1 year ago

How do you clean a plaster table?

1 year ago
Reply to  Susan

I just use a normal cleaning spray and paper towels or cloth. If you put sealer over the plaster it’s much easier to clean.

1 year ago

Apologies in advance, this is not about this post! I live in LA and would love to get the email for Mark, the amazing wallpaper installer Caitlin used. Tried to comment on her original post but I think commenting is disabled now. Thank you!

1 year ago

This is gorgeous! Thank you so much for sharing. I love the candles and how they bring light and sparkle to the table.
–Turkey: if you want a whole bird, and you want to cook it, my best tip is to cook it 2-3 days ahead of time, carve it the way you want, and then refrigerate. Wrap the carved pieces in foil with a little broth and reheat in the oven on Thanksgiving day. It takes your stress-level down about 99% 🙂
–General tablescape question: how do you fit the food dishes onto the table when it’s so beautiful decorated? I love to see photos of these tables, but I don’t usually attempt them myself because I am completely a function over form person 🙂 If it doesn’t WORK I don’t want to do it. What do most people do? Do you serve the food buffet style in another place and you don’t actually put food dishes on the table? Would love to hear what others do!

1 year ago
Reply to  Diana

I do decorate my table in a fall theme and we always serve the food buffet style from the island in the kitchen. That way the table looks nice and the food doesn’t need to be passed down the table. I’ll put butter and salt and pepper on the table right before serving.

1 year ago

Thank you all so much for the turkey tips!

Rinda Healey
1 year ago

Love the vibe–and those chairs!!! But I can’t help but notice that the chargers are hanging off of the (very cute and creative) table. It must be intentional, since they all do. To me, that’s a “miss.” Perhaps building the table just a few inches wider would’ve been better.

1 year ago

Beautiful table setting! I’ve been hosting Thanksgiving for the past few years and here is my advice:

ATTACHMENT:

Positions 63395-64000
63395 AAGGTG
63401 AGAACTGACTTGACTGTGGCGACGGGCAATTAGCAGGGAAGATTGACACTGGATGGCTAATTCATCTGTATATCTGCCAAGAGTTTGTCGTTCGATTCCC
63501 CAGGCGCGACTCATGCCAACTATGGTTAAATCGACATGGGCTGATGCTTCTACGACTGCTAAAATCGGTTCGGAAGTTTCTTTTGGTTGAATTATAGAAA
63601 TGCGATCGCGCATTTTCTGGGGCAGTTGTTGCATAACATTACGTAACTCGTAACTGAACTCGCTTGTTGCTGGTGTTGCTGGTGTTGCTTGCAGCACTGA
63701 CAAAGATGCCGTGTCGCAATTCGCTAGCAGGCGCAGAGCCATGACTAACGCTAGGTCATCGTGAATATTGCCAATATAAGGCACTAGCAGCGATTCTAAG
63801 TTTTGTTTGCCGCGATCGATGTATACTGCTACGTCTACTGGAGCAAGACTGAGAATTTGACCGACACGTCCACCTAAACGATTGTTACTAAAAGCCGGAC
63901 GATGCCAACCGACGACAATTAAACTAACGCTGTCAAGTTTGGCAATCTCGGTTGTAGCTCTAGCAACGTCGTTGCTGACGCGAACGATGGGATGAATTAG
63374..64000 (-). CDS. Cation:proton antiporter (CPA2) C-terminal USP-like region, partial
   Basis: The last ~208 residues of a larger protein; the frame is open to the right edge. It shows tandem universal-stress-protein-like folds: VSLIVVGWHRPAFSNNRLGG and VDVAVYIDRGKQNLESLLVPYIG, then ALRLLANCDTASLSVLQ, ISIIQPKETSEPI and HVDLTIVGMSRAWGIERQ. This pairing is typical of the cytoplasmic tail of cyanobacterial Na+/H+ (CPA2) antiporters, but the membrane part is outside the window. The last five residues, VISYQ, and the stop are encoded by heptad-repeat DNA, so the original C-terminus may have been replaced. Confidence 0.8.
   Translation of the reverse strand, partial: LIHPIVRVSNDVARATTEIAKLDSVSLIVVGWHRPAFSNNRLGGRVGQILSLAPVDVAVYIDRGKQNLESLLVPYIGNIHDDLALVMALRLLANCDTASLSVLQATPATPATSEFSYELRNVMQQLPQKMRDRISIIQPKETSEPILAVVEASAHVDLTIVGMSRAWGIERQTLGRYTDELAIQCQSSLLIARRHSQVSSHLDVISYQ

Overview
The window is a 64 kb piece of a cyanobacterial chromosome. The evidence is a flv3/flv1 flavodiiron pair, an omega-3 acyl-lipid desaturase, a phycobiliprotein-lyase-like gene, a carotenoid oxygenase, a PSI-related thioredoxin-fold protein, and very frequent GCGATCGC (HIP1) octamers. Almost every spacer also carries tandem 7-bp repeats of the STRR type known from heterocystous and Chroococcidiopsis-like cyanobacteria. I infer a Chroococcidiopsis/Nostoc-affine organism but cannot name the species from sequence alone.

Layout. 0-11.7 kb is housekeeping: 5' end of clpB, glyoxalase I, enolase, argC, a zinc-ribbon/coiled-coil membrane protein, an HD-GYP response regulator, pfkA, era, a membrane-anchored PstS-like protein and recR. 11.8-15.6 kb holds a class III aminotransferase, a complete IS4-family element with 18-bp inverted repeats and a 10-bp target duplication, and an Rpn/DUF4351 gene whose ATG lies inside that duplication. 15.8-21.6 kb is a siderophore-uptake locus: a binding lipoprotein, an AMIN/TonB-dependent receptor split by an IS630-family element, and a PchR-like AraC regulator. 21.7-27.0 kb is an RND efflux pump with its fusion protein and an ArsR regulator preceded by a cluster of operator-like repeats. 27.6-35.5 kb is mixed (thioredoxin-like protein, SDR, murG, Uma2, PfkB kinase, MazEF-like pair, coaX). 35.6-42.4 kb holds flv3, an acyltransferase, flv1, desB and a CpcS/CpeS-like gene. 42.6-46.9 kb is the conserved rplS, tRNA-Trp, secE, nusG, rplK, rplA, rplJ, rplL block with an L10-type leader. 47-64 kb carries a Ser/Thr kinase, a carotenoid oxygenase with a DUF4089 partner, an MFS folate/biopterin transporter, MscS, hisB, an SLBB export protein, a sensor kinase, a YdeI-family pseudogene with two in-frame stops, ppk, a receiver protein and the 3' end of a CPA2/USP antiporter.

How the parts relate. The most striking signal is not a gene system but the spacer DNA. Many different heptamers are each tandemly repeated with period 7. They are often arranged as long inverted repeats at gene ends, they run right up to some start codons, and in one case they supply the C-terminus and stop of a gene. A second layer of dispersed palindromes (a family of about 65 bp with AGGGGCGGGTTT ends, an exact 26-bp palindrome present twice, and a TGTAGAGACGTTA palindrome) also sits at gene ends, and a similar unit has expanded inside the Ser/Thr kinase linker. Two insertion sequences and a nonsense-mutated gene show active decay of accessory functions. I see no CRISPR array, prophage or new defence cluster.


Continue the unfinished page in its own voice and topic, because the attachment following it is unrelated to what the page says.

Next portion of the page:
1. Look up Alton Brown’s recipe. Follow it. Comes out perfect every time. Even my mom orders my turkey to her own.

2. Cook your turkey early. Maybe not 2-3 days like a prior commenter said, but at least a few hours. It’s good to let meat rest, and you can always reheat if needed.

Happy eating!

D tiz
1 year ago

2 by 4s running down the sides and ends below the top would have added stability and strength and given that chunky look concrete tables are know for. I’m curious what your plan for the table is afterward the holidays. Seems pricy for something that will go in the trash. (I’m super cheap and all about the side dishes for Thanksgiving though!)

1 year ago
Reply to  D tiz

I wondering that as well. For me, a folding table that can used when I need it and stored away when I don’t would work better. To each their own, I suppose. Also wondering about the rough edges of plaster…keep thinking it will catch and snag sweaters. 🤷🏼‍♀️

1 year ago
Reply to  D tiz

So true! I wanted to use 2 by 4s but they were more expensive and I couldn’t find ones that were long enough. That’s why I opted for these… though I do wish I would’ve just looked other places for 2 by 4’s (I do think it would have looked better) but I was on a time crunch. I didn’t want to rent or buy a folding table. I wanted to go outside the box and try something new!

1 year ago

The tablescape turned out beautifully! Love the mixture of colors and vintage finds. Any chance you can share the thrift store you found the glasses and napkins at? I’m always on the hunt for new spots!

1 year ago
Reply to  Alyssa

Thank you! It’s a cute thrift store in Fullerton, CA called Zion Thrift Shop. They have great customer service and you can’t beat the prices!

1 year ago

Where did you get the large paper lantern? Thanks!

1 year ago
Reply to  Hanna

The paper lantern is from HAY